Historical Truth .v. Current Analysis
Perhaps the starting point is that unlike most of the left we didn’t seek to locate ourselves in a historical tradition – Leninist, Trotskyist, anarchist, Maoist etc. Rather we said that Marxism had to be updated to the world as it is now, and that any lessons about revolutionary strategy handed down from past ‘masters’ had to be resituated in the new context to see whether they still made sense.
Specifically we said that since Lenin’s day capital, the working class, and the relationship between them had changed dramatically. The working class was no longer dominated by skilled white heterosexual males in blue collar jobs. The new working class was skilled and unskilled, blue collar and white collar, male and female, white and black, gay and straight. And increasingly it was/is an international working class, spawned by capitalist production processes that span the globe. Capital also had moved on, not just in its global reach but in the way it structured society. Workers were now also consumers and their behaviour in both roles needed to be as compliant as possible, which meant that capital had to invade our lives not just in the factory or office, but in our schools, communities, homes and families. Capital had also learnt the value of the State to both prepare the workforce, through healthcare and education, and to control it through laws and if necessary repression. Workers had also learnt the value of the welfare state as a way of getting their needs met, and public services and personal life had become a terrain of material and ideological struggle.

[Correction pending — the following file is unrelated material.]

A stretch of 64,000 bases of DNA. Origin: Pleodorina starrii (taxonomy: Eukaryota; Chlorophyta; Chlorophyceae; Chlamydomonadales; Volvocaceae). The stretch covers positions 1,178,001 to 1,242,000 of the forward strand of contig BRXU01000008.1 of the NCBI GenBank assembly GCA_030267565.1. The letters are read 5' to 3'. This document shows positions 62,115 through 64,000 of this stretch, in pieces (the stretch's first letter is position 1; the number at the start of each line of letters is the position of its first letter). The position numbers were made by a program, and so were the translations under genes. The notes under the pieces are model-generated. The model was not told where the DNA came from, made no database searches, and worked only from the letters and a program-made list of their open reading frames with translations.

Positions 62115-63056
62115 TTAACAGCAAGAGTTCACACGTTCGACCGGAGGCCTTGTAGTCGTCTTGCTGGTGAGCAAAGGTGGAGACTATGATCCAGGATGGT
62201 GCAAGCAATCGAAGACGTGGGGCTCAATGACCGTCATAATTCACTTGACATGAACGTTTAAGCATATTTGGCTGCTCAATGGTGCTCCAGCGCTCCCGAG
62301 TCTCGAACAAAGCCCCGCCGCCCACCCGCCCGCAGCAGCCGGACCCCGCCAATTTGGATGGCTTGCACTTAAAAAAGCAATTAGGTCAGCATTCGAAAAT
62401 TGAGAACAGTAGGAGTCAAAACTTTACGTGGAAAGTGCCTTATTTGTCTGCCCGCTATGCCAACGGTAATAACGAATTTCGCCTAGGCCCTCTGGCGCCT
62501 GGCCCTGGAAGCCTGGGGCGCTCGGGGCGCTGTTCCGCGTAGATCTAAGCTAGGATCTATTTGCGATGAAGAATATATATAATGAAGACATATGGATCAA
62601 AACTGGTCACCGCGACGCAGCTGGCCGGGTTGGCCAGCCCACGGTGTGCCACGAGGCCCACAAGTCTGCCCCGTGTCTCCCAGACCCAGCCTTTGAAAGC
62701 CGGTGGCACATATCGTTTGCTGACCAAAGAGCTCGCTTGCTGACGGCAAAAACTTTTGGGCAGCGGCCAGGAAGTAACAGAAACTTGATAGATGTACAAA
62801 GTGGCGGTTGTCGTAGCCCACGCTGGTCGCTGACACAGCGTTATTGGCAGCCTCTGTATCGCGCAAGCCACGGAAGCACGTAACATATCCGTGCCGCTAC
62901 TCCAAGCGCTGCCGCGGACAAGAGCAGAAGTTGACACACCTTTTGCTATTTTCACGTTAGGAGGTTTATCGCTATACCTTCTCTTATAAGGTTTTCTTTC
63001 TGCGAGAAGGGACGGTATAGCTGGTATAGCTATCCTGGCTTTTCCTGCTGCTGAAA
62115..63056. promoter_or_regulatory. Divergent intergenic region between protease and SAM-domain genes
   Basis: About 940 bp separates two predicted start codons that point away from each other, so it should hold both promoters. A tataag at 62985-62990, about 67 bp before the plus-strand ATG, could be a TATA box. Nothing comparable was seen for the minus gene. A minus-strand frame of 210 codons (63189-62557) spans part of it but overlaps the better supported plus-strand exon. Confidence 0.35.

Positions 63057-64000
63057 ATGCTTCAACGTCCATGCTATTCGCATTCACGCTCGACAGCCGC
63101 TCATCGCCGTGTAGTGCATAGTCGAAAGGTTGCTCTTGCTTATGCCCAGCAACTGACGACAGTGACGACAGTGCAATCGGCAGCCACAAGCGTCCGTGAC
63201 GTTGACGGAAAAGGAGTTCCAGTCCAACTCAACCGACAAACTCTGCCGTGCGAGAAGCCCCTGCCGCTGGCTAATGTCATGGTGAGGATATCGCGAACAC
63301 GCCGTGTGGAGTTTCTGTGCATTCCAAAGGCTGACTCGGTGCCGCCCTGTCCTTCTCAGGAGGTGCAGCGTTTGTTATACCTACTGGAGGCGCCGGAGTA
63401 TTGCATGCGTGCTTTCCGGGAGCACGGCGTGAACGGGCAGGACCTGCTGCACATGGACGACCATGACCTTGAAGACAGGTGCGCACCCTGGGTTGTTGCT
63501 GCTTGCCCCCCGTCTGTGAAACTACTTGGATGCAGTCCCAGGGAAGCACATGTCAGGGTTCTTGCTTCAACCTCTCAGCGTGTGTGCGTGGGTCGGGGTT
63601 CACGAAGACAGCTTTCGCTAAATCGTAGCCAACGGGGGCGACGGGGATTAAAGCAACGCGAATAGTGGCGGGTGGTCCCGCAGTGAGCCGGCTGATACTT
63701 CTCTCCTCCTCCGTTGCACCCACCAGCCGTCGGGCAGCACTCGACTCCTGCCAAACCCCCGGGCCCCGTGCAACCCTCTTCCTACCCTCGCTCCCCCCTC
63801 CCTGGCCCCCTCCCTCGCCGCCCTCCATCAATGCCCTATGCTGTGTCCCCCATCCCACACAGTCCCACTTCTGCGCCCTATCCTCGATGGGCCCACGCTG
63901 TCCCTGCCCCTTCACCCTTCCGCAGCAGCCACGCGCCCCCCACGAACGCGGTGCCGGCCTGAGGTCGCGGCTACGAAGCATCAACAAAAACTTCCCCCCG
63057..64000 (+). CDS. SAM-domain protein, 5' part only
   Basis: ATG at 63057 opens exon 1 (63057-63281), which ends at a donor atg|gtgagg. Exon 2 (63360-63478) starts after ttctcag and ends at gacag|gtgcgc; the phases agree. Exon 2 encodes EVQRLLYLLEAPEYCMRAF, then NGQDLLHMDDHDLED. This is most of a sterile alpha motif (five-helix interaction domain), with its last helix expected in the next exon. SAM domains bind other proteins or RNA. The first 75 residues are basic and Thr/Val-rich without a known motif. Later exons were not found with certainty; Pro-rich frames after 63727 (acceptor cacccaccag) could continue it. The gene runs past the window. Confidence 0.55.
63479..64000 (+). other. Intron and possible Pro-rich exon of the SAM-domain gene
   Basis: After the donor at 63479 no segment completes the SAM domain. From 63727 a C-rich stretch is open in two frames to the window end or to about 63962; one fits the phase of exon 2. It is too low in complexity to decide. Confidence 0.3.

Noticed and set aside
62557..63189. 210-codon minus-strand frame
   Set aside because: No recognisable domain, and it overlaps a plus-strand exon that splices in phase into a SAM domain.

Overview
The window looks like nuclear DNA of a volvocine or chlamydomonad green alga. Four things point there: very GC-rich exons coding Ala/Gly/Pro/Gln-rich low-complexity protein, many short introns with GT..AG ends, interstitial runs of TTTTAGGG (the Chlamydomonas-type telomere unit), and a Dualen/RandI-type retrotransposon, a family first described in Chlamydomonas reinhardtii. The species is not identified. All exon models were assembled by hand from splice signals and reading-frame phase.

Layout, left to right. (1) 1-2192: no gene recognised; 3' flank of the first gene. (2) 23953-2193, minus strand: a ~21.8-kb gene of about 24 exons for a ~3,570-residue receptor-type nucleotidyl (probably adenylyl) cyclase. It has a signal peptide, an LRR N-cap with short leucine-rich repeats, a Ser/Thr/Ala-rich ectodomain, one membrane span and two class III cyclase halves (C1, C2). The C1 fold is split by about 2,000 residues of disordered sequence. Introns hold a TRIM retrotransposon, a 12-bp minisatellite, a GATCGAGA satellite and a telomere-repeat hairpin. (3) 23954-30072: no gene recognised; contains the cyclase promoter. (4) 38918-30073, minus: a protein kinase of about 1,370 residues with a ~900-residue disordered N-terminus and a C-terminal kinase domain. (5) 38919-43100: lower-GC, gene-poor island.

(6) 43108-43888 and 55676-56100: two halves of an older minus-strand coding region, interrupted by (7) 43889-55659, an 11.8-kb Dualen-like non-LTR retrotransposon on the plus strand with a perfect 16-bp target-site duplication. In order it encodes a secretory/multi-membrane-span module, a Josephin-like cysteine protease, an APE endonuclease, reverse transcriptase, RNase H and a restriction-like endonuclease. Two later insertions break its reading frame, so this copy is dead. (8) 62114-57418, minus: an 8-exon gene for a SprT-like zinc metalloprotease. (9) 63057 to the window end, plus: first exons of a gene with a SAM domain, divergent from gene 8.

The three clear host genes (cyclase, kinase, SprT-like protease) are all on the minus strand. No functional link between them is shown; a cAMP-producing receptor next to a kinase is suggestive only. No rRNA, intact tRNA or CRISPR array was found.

Drawing from the theoretical work of groups in Italy, we asserted that class struggle was the motor force of history and that within everyday struggles, in the workplace, community and personal life, could be found the ‘seeds of communism’ which it was the responsibility of an interventionist revolutionary organisation to draw out and generalize. This ran counter to the classic Leninist notion that particular struggles were solely economic or sectional and that revolutionary/communist demands had to be brought in from the outside. From this basis we followed the then new Italian Marxist thinking into asserting that what was needed was for the working class to struggle for demands that asserted its needs autonomous from capital – Workers Autonomy.
In applying this analysis in practice we made mistakes. We took what was happening in one sector of capitalism that we understood well, the mass production assembly line, and sought to apply that understanding universally. The more general concept of Workers Autonomy became partially conflated with a much narrower notion of the rejection of work, which was how production line workers were expressing their autonomy. We also drastically overestimated the potential for drawing out these seeds of communism, because daily life contains many seeds: reactionary, reformist etc. that except in time of struggle are far more likely to bloom than revolutionary ideas.